Day 4 (Thurs 13th May 2021) Severn Beach, England – Cardiff, Wales (74.75km)
I knew the 4th day was a shorter journey (I had 60km in my head. As you can see it was 15km longer. Oops). But I chose to only leave at 10am. So, this morning greeted with me gentle drizzle. I was up, alert and awake for another day – but first I headed for a little stroll around Severn Beach. (Always time to look for a geocache or two.) Some yummy eggs on toast. Then we bid our farewells and I was off, for my last day. Crossing the Severn Bridge was epic! it’s about 2km long. And then went I entered Wales, it just felt so surreal. It seemed greener. The first bit, I rode in, was very much farmlands, a typical Wales experience. Some parts on the day was a bit windy. I had to cycle head on through some wind. My first stop at 17km, tucked in, along one of the farm lanes:
I loved how the hedges were taller than me at some parts of today’s ride. At times, it did feel like “I was in the middle of nowhere.”
“Before Newport, I cycled through a rather “industrious” feeling area called Solar Park. Reminded me of Holland, lots of little rivers / canals and very green and flat. Except a lot of the rivers today were covered in slime / moss. And instead of windmills there were powerline towers instead.”
I had my last stop and lunch stop in Newport. (I wasn’t too impressed with this town – felt very industrial and common.) Then I could sense the rain would be coming…
So I headed off for the last 25km in the drizzle. By the time, I got to Cardiff, I was drenched. My legs were a bit sore and the wet weather had dampened my spirit a little. With just 6km, I heard something rattling on my bike. Thankfully, I wasn’t going too fast.. my pannier rack came loose.. the bags fell off. So there I was, on the pavement, in the rain – repairing the bracket. Surprisingly I was quite calm, not frustrated. (This was another good sign that I was in a good place on this adventure.) I had my google maps, speaking the navigating to me for the last bit (the rain was chucking it down at that point) so I had to strain to hear the directions – then just as I arrived my battery died, but to get the door codes, I had to find a little shelter and put my phone on charge for five minutes. Then, I could in.
I had arrived by 4pm. I spent the next while, taking all my wet things, clothes and bike bags and hanging them all around my room to dry out. The room was alright. Functional.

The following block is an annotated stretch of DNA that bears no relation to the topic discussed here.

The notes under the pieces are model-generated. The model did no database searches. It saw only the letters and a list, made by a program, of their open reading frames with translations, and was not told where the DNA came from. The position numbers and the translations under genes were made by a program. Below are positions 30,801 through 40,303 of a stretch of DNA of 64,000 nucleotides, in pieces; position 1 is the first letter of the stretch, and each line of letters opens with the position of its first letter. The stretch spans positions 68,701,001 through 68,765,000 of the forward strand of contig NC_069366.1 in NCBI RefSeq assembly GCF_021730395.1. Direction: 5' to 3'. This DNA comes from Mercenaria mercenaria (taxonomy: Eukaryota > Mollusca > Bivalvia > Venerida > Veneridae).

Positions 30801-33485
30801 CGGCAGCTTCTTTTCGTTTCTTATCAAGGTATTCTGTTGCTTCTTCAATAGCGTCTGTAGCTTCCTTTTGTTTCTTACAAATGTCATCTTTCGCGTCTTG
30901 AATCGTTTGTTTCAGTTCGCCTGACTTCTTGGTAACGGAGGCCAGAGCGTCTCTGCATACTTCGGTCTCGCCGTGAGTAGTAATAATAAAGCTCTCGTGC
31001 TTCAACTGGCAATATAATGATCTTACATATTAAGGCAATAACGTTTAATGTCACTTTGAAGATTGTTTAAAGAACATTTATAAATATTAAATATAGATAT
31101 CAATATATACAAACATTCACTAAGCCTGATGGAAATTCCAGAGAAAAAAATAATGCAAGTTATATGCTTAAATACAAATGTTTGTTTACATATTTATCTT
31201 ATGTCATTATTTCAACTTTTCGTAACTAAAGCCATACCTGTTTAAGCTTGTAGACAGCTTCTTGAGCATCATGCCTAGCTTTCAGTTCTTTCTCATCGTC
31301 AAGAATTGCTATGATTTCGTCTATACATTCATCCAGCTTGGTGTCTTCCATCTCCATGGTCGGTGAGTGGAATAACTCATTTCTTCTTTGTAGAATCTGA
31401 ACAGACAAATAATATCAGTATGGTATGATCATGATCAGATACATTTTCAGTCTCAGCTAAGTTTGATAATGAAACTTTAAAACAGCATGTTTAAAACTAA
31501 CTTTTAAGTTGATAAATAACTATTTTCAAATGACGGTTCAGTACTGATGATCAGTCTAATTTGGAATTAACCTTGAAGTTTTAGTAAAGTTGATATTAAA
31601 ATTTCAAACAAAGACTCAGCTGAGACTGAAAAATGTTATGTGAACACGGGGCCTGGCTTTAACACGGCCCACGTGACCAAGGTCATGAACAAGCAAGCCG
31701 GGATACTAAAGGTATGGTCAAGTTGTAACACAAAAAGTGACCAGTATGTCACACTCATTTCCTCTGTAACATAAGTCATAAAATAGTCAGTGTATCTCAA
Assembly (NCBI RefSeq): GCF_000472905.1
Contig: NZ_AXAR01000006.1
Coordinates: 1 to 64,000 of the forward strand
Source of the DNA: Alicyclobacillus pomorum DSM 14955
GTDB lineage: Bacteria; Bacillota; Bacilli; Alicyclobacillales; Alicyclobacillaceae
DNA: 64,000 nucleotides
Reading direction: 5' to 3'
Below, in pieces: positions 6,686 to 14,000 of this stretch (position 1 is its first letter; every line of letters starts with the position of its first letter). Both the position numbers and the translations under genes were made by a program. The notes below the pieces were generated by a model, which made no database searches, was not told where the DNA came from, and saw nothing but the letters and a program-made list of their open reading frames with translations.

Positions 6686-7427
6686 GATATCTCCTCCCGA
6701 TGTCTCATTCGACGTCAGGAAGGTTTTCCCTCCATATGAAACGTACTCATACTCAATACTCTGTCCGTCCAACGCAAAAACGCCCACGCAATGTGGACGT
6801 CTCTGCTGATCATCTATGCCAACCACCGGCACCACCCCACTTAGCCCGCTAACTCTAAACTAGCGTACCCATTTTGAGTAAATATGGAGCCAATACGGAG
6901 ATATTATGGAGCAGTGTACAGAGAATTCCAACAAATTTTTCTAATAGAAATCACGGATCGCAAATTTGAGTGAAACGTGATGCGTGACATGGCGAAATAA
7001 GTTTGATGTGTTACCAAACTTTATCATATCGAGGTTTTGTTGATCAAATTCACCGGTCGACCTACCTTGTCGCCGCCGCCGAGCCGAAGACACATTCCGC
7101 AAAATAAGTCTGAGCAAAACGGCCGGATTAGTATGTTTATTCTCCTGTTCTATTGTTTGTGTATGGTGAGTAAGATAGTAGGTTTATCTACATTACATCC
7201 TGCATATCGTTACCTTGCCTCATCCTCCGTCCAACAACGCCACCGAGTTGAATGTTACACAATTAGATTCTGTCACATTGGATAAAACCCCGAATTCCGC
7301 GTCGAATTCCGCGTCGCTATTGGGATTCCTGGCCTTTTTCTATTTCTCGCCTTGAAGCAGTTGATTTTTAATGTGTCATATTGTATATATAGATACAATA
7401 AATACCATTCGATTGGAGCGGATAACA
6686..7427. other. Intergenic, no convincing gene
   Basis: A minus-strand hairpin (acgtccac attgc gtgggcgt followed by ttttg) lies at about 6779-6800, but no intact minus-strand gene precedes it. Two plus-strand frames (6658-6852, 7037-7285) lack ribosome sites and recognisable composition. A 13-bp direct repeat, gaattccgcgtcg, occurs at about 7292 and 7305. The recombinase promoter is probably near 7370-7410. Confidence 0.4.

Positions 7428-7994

That night I ate at the local Wetherspoons on the waterfront. A beer and burger went down well. Grabbed some cereal, milk and body wash from a Tesco local on the way back to my room.
Why not flip through my deck of photos from that day:
Day 5 (Friday 14th May 2021) A day in Cardiff (26km on foot)
I didn’t rush the day. But weirdly each day, this week, I was always up between 5am and 6am. (Crazy, right?) So, I found a website with places to see in Cardiff for free. So, I plotted a route for the day: City centre, (looking out for street art too), Cardiff Castle, Bute Park, Llandlaff Cathedral, the rugby stadium, a walk along the Taff River (Taff Embankment), then to the Docks at the Waterfront, The Senedd, Wales Millenium Centre, the Norwegian Church Arts Centre and perhaps also walk along the Cardiff Bay Trail.
I left my room, just before 8pm and by 12:30, I had already walked 14km and had found a few geocaches, seen where Roald Dahl lived and even had a sausage bap and coffee at the castle.
I then had a midday recharge – for my phone and me. (After all, how great are these loooong days!) So I read some, whilst my phone charged. then I headed out for part II of my tour of the city. By the end if the day I had done 26km of walking. (Madness!) But I truly felt like I got to see the city. I saw the touristy things and also the “off the beaten path” scenes. I had the same sense I had when I visited Buenos Aires (in 2017) for two weeks – I felt like I was a local. Doing everyday stuff. The Cardiff Bay trail was beautiful. I loved seeing the marinas and also sights of the bay. By the end of the day, I had covered a lot of ground, physically and soulfully. My Toms (shoes) had done their bit. My heart felt full and satisfied. Grateful.
The city feels less claustrophobic than London. I’m always reminded how I’m seeing this city as a tourist… and locals are array of feelings. Some tired from a long week. Some are lonely. Some are falling in love. Some are just making ends meet. Some are excited for the weekend. Some take this for granted.